The Hysteretic Spring contact model allows plastic deformation behaviors to be included in the contact mechanics equations, resulting in particles behaving in an elastic manner up to a predefined stress. Once this stress is exceeded, the particles behave as though undergoing plastic deformation. The result is that large overlaps are achievable without excessive forces acting upon them, thus representing a compressible material. Hysteretic Spring normal force calculation is based on the Walton-Braun theory described in the following references (Walton and Braun 1986), (Walton and Braun 1986).

The figure above shows a schematic of the Hysteretic Spring contact model force displacement relationship. Note that the unloading force goes to zero before the displacement recovers to the initial contacting point. The quantity δ_{0} represents the residual ‘overlap’ that remains because of the plastic deformation (i.e., flattening) in the contact region. The exact location of each old contact spot is not ‘remembered,’ so that particles become like new undeformed spheres once they separate. Subsequent contacts will load along a new loading path with slope, K1. Any reloading before separation follows the slope K2 until the original loading curve K1 is reached, whereupon the lower slope is followed until unloading occurs.

In particular, the normal force, F_{N}, is given by:

where K_{1} and K_{2} are the loading and unloading stiffness respectively, δ_{n}, is normal overlap and δ_{0} is the residual overlap. Loading stiffness, K_{1}, is related to the yield strength of each material participating in contact, Y_{1} and Y_{2}, as follows (Walton O., 2006):

Here R* is the equivalent radius of the two particles participating in the contact. The following expression for coefficient of restitution:

allows for the determination of K>_{2} from K_{1} (Walton O. , 2006). Residual overlap is updated every time step according to the following rule:

The main energy dissipation mechanism is due to the difference in spring stiffness between loading and unloading phases. The need for an additional velocity dependent dissipation mechanism, to suppress possible undamped low amplitude oscillations, was suggested in (Walton O. , 2006). In EDEM's Hysteretic Spring model, this mechanism was implemented in a way similar to the linear spring normal damping force scaled by a dimensionless user set parameter ‘Damping Factor’, b_{n}, as follows:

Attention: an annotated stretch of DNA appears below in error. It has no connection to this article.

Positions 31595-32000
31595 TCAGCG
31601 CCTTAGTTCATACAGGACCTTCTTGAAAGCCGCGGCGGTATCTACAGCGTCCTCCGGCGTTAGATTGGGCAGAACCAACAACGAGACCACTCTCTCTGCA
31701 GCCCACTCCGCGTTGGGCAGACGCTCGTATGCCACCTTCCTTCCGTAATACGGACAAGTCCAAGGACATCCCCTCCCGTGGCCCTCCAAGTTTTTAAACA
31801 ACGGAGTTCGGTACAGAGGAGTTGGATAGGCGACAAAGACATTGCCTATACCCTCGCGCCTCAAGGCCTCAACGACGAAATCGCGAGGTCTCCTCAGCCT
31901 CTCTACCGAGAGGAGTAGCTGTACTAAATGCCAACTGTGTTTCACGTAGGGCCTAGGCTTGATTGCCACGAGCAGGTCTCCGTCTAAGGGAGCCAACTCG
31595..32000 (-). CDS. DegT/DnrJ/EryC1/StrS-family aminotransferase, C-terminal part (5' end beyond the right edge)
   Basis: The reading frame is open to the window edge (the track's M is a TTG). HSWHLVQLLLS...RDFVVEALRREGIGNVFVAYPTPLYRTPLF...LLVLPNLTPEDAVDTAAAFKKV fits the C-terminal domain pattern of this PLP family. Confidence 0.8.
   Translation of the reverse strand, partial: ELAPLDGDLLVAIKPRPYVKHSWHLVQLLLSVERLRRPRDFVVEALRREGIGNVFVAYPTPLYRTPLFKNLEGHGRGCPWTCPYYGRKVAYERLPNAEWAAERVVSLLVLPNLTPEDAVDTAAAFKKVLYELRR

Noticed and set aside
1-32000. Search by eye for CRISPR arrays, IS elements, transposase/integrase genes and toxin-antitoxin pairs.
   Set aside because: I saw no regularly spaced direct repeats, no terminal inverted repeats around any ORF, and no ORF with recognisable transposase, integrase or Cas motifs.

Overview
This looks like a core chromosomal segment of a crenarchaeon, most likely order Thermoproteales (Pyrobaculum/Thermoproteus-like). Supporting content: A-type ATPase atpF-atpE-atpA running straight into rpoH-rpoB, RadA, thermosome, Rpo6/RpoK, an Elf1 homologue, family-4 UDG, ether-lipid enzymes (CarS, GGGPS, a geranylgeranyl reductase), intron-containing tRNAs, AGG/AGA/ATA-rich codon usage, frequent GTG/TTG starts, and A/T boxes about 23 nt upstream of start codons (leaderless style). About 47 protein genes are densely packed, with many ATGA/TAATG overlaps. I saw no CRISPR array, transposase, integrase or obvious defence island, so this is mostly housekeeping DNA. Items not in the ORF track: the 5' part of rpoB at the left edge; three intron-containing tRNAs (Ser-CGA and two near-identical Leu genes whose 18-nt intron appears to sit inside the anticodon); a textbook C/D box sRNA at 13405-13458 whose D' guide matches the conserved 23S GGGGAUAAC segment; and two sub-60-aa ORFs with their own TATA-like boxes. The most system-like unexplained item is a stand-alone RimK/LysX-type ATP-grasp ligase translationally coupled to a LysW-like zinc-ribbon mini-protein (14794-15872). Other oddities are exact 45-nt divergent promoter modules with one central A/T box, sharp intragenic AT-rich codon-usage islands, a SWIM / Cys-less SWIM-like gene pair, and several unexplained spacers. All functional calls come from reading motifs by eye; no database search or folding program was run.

Here k is either K_{1} or K_{2}. The rest of the variables and factors in the above expression are explained in the Linear Spring contact model section.

Since EDEM's Hysteretic Spring model for the normal force can be considered as an extension of linear spring model for normal force it makes sense to use tangential components of linear spring model for tangential forces. In particular, more general form of linear spring elastic tangential force is used in Hysteretic Spring model in which the force depends on user set stiffness factor, γ_{t}, as follows:

Unlike for the normal component, the tangential damping force is not scaled by a damping factor:

For Particles, a default value for the Yield Strength is estimated from the Young’s Modulus E and Radius of the particle R according to the algorithm suggested in (Walton O. , 2006). First, the possible default value is calculated from:

If this value is less than 100Pa it is replaced with a value of 0.003 * E.

For geometries, the default value is set to 1e+09 Pa.

Interaction | Configurable Parameters | Position |

Particle to Particle, Particle to Geometry |
Click + to add particle-particle or particle-geometry interactions. Set the following interaction parameters:
- Damping factor: this dimensionless parameter controls the amount of velocity dependent damping. Without this additional damping, small vibrations of particles can persist for a long time. Setting this parameter to zero suppresses only the velocity-dependent damping without affecting the main energy loss mechanism due to the nature of the linearized elasto-plastic model. The recommended value for this parameter is zero when modeling “aggressive” compression of materials and small non-zero value for small stain compression regimes.
- Stiffness factor: This dimensionless parameter is defined as the ratio of tangential stiffness to normal loading stiffness and used in calculation of tangential forces at the contact. According to the literature, the typical value of this parameter is in the range between 0.7 and 1.
Also set the yield strength in units of Pa for each particle or geometry that has an interaction. EDEM offers a reasonable default value for this parameter estimated from material Shear Modulus. The user can, however, overwrite this default value. |
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Use:

- Select the required category from the Interaction pulldown in the Physics section of the Creator.
- Click the + drop-down list then select Hysteretic Spring.
- Click the configuration button to define contact model parameters.

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